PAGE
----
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MassMu Displays P.T. Barnum Artifacts from its Permanent Collection

News Release:  MassMu Displays P.T. Barnum Artifacts from its Permanent Collection

With the 2017 closing of the Ringling Brothers, Barnum, and Bailey Circus and the success of the Hollywood musical, The Greatest Showman, P.T. Barnum has returned in spirit to the limelight in America.

In response, the Massillon Museum has created a small display of artifacts related to Barnum’s circus, his American Museum, and his performers—including Mr. and Mrs. Tom Thumb and singer Jenny Lind. The jewel of the exhibit is Barnum’s gold-tipped walking stick. Along with photographs, programs, advertising, and memorabilia in the exhibit, the walking stick was donated in 1995 to the Massillon Museum by Dr. Robert Immel along with his hand-carved miniature circus that is an iconic part of the Massillon Museum.  

“With the current popularity of the circus as seen in the film, The Greatest Showman, MassMu wants to encourage patrons to have a last look at the current circus gallery before renovation of the second floor begins,” says the Museum’s executive director Alexandra Nicholis Coon.

The Immel Circus, which is usually on view as part of a visit to the Museum, will be temporarily closed beginning January 22 during construction in that part of the building during the expansion project. Until then, visitors can see the 2,620-piece circus diorama and the circus posters, photographs, and costumes that surround it in the Immel Circus Gallery.  The new Barnum exhibit, P.T. Barnum: The World's Greatest Showman, can also be seen until that date.

By mid-January, many circus images will be added to the Museum's virtual galleries, so visitors will be able to view permanent collection artifacts while the circus gallery is closed. Visit To view the online P.T. Barnum and circus gallery, click here.

The Barnum exhibit, the Immel Circus, Paul Brown: Innovator, and the Stark County Artists Exhibition may be seen during regular hours Tuesday through Saturday 9:30 a.m. to 5:00 p.m. and Sunday 2:00 to 5:00 p.m. “Although the lobby is in construction disarray, the exhibits are accessible at this time,” says Margy Vogt, public relations coordinator.  “Everyone is still welcome to visit.”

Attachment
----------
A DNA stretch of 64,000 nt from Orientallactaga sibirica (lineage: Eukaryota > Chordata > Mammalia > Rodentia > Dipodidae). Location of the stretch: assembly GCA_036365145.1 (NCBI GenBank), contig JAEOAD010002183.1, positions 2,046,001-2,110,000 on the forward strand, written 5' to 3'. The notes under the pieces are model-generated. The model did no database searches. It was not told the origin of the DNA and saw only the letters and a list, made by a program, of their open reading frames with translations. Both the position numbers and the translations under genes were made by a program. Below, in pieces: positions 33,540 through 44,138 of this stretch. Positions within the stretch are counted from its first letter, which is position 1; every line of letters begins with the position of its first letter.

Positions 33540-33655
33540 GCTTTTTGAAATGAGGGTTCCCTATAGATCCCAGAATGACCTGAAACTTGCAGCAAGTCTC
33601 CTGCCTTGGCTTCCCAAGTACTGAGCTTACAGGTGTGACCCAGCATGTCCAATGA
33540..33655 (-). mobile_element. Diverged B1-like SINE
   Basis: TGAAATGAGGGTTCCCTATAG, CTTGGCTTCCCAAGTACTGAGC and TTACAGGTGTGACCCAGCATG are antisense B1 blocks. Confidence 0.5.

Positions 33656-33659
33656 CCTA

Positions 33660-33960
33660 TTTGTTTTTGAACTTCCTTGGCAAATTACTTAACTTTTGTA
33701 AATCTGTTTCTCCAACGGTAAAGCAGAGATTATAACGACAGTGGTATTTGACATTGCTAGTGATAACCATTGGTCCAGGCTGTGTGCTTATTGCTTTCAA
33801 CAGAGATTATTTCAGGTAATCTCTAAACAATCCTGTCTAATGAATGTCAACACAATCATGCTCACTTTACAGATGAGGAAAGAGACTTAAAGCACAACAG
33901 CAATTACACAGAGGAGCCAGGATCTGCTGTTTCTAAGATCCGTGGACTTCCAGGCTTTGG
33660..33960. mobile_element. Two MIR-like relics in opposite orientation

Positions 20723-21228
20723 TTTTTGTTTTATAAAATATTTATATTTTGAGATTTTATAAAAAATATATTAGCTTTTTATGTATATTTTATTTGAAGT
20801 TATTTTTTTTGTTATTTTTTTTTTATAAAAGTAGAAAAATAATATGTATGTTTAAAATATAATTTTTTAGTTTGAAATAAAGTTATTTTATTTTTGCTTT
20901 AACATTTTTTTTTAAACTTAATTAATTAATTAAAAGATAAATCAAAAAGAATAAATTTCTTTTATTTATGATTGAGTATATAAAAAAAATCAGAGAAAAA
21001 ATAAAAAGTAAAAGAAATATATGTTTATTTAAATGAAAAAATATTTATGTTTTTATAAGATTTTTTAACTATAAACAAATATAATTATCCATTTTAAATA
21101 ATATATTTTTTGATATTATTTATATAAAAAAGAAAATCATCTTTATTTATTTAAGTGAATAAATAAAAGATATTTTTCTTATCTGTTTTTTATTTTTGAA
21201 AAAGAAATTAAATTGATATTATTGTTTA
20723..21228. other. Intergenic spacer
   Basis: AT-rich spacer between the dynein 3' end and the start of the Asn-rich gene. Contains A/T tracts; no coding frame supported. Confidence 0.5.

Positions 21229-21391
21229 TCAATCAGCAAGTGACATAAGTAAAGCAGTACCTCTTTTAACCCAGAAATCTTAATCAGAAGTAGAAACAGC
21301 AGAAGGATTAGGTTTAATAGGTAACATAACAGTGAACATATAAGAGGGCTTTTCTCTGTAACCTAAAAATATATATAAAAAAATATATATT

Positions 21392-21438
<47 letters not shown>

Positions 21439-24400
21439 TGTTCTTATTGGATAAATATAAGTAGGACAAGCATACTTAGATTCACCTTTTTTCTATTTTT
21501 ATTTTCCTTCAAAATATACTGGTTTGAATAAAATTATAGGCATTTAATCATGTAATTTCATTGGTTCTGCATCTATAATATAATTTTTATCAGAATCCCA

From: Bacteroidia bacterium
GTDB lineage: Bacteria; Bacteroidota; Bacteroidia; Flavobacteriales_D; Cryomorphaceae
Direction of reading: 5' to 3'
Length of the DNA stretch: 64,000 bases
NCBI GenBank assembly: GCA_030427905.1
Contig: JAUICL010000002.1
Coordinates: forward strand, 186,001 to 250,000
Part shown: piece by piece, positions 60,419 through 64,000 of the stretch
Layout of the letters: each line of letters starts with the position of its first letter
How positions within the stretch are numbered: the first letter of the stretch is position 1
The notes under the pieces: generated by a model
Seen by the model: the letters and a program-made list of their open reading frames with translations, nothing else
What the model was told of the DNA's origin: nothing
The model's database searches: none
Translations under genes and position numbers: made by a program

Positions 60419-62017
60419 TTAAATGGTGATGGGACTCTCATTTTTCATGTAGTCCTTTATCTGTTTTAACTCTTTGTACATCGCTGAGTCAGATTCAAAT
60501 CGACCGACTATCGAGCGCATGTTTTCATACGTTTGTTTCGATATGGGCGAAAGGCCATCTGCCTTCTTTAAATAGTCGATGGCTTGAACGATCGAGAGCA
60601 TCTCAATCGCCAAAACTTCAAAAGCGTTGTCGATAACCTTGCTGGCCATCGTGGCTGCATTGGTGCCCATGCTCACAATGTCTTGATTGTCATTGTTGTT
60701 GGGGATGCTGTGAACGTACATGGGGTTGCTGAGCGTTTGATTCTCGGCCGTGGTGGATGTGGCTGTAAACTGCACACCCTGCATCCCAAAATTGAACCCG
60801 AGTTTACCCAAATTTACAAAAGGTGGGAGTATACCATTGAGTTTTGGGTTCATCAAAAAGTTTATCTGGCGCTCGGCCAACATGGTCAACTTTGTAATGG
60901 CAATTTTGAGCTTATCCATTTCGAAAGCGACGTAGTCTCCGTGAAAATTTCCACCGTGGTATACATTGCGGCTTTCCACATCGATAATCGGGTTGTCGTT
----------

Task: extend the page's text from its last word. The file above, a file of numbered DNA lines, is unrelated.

About P.T. Barnum

Phineas Taylor Barnum (1810–1891) acquired and expanded the American Museum in New York City in 1842. In 1870, the marketing genius invested in a circus venture, casting his friends and many performers from his museum. The following year, P.T. Barnum's Grand Traveling Museum, Menagerie, Caravan, and Circus opened in Brooklyn, the forerunner to what would become Barnum and Bailey Greatest Show on Earth. By the end of its run, the Ringling Brothers, Barnum, and Bailey Circus had entertained the world for 146 years.

Circus: P. T. Barnum

About the Massillon Museum

The circus gallery closing will facilitate construction of a doorway to the new Studio M space directly east of the gallery on the second floor of one of the Museum’s new buildings. The expansion project—funded by the State of Ohio, foundations, businesses, organizations, and individuals—will enhance the Museum’s ability to preserve and exhibit art and history, add opportunities to be the cultural hub of the community, and create space for the new Paul Brown Museum.

The Massillon Museum receives operating support from the Ohio Arts Council and ArtsinStark.

The Massillon Museum is located at 121 Lincoln Way East in downtown Massillon.  For more information, call 330-833-4016 or visit  A visit to the Massillon Museum is always free.

Tags: circus, P. T. Barnum, Greatest Showman
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